Psychological predictors of dietary intentions in pregnancy
Gardner B., Croker H., Barr S., Briley A., Poston L. & Wardle J. on behalf of the UPBEAT Trial. (2012) Psychological predicators of dietary intentions in pregnancy. J Hum Nutr Diet. 25, 345–353
Background: Consuming a healthy diet in pregnancy has the potential to improve obstetric outcome, including minimising the risk of macrosomia. Effective promotion of dietary change depends on identifying and targeting determinants of gestational diet. The present study aimed to model psychological predictors of intentions to reduce intake of high‐fat and high‐sugar foods, and increase fruit and vegetable consumption, among pregnant women.
Methods: One hundred and three pregnant women completed questionnaire measures of intentions to modify the consumption of the target foods, current intake, perceived vulnerability to and severity of adverse outcomes of unhealthful consumption of these foods (i.e. ‘threat’), benefits of dietary change to mother and baby, barriers to dietary changes, and social approval for dietary change (‘subjective norms’). A cross‐sectional design was used. Logistic regression analyses were undertaken to model dietary change intentions.
Results: Participants who reported excessive current intake of high‐fat and high‐sugar foods were more likely to intend to reduce the intake of these foods. Perceived benefits for mother and baby enhanced intentions to eat more fruit and vegetables and eat less high‐fat, and marginally significantly increased high‐sugar reduction intentions. There were no effects of threat, barriers or subjective norms.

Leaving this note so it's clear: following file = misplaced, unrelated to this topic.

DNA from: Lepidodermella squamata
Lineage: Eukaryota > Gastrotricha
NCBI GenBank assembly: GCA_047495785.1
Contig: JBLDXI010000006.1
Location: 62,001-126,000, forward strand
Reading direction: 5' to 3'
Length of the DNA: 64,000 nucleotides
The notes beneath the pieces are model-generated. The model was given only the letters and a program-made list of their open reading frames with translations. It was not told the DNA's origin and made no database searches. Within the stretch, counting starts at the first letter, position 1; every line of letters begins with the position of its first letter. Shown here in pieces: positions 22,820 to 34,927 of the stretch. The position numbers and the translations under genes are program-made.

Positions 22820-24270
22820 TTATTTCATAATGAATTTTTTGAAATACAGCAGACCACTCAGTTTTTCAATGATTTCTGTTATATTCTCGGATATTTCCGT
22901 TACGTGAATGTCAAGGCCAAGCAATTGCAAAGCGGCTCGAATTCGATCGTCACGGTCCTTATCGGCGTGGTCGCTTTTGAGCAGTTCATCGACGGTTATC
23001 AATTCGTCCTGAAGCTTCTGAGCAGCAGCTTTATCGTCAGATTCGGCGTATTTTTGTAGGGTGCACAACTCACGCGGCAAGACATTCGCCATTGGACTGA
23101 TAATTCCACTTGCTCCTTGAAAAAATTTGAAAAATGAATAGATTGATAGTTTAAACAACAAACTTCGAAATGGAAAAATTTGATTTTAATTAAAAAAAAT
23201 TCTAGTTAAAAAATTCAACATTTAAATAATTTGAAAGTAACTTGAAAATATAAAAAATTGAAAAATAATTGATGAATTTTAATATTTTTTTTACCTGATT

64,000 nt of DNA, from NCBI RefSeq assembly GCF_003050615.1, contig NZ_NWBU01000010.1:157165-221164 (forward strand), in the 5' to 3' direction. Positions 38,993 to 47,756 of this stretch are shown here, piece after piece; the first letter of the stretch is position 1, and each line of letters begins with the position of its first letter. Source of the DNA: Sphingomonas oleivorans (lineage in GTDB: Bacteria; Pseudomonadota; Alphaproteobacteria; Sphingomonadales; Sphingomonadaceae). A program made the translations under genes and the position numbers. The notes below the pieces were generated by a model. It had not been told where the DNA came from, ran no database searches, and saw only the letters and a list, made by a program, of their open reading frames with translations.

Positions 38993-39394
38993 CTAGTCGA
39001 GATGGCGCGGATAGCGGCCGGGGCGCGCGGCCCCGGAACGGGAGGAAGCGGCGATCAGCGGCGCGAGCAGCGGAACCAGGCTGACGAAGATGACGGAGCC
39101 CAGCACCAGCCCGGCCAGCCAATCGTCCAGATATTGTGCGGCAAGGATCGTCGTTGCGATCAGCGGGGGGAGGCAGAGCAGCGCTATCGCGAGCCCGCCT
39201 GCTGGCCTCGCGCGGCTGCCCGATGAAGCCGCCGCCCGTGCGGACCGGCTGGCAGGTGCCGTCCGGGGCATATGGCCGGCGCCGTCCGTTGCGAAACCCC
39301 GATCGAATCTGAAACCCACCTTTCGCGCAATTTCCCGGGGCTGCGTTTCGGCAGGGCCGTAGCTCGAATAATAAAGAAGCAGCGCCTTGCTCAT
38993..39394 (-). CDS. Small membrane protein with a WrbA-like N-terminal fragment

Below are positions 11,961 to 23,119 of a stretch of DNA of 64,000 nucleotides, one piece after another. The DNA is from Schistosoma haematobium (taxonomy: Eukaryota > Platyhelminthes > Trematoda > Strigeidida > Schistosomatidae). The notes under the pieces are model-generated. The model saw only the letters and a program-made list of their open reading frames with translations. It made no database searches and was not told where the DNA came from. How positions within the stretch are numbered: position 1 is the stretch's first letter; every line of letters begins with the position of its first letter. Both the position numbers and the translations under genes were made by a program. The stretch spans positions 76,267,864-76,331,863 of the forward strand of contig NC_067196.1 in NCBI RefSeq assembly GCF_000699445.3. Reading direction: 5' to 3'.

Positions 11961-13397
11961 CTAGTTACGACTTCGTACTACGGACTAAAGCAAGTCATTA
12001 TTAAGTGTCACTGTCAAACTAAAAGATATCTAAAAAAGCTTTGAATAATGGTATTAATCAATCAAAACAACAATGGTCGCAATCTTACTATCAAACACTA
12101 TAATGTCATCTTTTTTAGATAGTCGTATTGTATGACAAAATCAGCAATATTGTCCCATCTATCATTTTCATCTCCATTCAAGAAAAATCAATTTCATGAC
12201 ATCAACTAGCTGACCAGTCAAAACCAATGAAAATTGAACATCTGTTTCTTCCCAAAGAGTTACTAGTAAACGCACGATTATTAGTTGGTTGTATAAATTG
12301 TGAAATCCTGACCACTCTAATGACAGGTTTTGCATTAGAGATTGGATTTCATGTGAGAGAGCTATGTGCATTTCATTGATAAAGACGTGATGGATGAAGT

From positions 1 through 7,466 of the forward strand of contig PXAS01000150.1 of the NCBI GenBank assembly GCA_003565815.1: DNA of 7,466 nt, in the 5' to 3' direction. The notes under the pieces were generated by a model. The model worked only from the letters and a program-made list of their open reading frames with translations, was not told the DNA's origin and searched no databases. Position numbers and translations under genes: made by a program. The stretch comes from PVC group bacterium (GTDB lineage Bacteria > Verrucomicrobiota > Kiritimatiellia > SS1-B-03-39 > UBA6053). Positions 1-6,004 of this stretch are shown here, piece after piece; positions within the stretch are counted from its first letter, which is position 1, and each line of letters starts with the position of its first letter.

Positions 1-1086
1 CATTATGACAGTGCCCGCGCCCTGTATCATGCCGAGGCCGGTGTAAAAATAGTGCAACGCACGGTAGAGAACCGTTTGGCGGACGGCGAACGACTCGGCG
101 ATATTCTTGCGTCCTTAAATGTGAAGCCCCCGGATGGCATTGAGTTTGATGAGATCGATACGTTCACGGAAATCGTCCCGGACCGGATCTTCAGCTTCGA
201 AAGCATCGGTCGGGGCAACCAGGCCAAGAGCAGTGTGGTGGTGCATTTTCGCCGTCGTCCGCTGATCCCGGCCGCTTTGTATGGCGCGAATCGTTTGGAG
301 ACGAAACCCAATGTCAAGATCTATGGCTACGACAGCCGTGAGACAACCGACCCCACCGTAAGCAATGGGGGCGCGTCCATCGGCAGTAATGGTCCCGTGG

Conclusions: Lack of effects for barriers, threat and subjective norms may indicate that pregnant women discount barriers to health‐promoting behaviour, understand the threat posed by unhealthy eating and perceive social approval from others. Dietary change interventions for pregnant women should emphasise likely positive outcomes for both mother and child.
Document Type: Research Article
Affiliations: 1: Health Behaviour Research Centre, University College London, London, UK 2: Division of Diabetes & Nutritional Sciences, King‘s College London, Strand, London, UK 3: Division of Women’s Health, King‘s College London, Strand, London, UK
Publication date: 2012-08-01